Groote Schuur first state hospital in province to perform Microwave Ablation
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CAPE TOWN - Groote Schuur Hospital has become the first state hospital in the province to perform Microwave Ablation.
The technique is a minimally-invasive treatment to kill tumour cells. Microwave Ablation uses ultrasound, computed tomography, or magnetic resonance imaging to guide placement of a needle-like probe into a tumour. It uses microwaves to heat and destroy the tumour.
It can also be used in lung cancer cases on primary and secondary tumours of a certain size if patients are unable to undergo surgery.
Consultant radiologist Dr Qonite Said-Hartley said the procedure was performed under computed tomography guidance using a microwave ablation machine.
She said the patient was given a general anaesthetic.
“The lung cancer is located using Computed Tomography scanning and then a special applicator attached to the microwave machine is inserted into the tumour. The microwaves are emitted via the machine into the tumour for a few minutes, depending on the size of the tumour and the frequency of the microwaves used,” Said-Hartley said.
The first patient this technique was used on was 68-year-old Gladys Ganief who had previously undergone lung resection because of lung cancer and had previously had renal cancer.
“The small right lung nodule on her follow-up Computed Tomography scan was getting bigger and was then biopsied, confirming a new lung cancer rather than spreading from the renal cancer. Unfortunately, the patient was not a surgical candidate because of reduced lung volume and function. which made for a good candidate for microwave ablation and the fact that the cancer was in the early stage,” Said-Hartley said.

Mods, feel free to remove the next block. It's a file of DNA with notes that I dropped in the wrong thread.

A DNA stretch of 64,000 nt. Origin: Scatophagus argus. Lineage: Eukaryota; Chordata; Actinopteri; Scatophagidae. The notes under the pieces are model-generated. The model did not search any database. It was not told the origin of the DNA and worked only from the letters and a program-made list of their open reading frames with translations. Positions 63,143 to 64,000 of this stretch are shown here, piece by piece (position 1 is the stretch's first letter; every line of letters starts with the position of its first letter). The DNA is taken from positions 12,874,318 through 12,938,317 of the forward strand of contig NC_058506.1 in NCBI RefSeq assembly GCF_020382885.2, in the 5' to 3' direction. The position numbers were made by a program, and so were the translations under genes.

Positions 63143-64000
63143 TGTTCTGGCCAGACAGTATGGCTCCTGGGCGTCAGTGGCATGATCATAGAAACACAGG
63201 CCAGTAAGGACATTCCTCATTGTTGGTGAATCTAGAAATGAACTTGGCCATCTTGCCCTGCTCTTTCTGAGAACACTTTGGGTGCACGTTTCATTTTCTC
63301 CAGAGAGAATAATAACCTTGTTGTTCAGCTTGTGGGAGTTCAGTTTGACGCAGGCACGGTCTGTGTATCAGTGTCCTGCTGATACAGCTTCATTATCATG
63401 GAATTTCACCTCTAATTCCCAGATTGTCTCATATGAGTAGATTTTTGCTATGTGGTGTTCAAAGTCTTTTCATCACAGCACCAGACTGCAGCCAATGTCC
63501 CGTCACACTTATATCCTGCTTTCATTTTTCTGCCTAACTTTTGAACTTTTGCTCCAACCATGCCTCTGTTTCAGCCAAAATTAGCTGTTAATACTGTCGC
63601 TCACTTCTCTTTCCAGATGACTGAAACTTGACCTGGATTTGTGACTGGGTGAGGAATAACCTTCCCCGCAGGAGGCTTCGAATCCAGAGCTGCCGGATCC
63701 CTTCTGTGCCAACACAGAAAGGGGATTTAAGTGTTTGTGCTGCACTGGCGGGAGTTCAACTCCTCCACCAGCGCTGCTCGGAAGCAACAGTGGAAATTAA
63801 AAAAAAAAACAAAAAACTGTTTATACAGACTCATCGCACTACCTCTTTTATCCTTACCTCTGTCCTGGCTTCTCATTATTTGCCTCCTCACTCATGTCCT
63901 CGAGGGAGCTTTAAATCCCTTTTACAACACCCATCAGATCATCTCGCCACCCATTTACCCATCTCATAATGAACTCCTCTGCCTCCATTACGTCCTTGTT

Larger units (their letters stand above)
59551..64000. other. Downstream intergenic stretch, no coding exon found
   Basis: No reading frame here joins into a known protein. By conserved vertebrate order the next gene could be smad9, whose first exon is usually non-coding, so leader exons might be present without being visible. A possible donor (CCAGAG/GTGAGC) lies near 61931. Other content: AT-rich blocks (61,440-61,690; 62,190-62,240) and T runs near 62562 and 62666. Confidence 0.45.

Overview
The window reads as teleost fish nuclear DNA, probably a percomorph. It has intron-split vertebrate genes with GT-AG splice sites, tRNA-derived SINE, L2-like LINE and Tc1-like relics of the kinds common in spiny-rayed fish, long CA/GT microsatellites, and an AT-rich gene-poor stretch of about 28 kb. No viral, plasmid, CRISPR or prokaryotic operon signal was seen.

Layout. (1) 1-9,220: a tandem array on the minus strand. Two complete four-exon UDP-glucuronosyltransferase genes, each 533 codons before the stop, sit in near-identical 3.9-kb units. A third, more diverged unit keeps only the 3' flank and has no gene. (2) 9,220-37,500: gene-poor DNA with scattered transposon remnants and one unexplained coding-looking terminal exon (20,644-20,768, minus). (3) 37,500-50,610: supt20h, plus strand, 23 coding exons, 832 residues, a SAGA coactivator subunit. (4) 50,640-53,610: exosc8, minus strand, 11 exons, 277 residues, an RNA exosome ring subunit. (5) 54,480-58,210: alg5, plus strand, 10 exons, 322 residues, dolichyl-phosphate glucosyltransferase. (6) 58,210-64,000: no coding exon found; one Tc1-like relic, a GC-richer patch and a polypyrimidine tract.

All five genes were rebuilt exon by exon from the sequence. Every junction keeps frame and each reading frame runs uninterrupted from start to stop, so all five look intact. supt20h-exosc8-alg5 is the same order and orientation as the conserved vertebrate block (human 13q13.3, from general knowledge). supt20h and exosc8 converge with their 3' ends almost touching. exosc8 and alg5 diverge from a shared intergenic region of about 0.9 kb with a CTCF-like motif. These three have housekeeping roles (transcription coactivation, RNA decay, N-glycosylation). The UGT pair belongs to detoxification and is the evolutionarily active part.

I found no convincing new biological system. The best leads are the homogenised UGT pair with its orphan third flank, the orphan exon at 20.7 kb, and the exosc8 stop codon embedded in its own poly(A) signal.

Ganief said she would undergo this procedure any day because everything was much quicker. She said chest drains were not required and one did not need to stay in the intensive-care unit.
Said-Hartley said patient selection was important in this process and the multidisciplinary team was involved in the decision-making process once patients were referred.
Patients are admitted to the thoracic surgical ward on the day or the day before the procedure. The patient can be discharged the day after surgery if there are no complications.
“It is a privilege to have been able to perform this first-of-its-kind procedure because it allows for a relatively non-invasive form of treatment for patients who would not be able to tolerate surgery in the state sector. This is considered a first-world treatment and provides patients with a good quality of life and improved survival,” Said-Hartley said.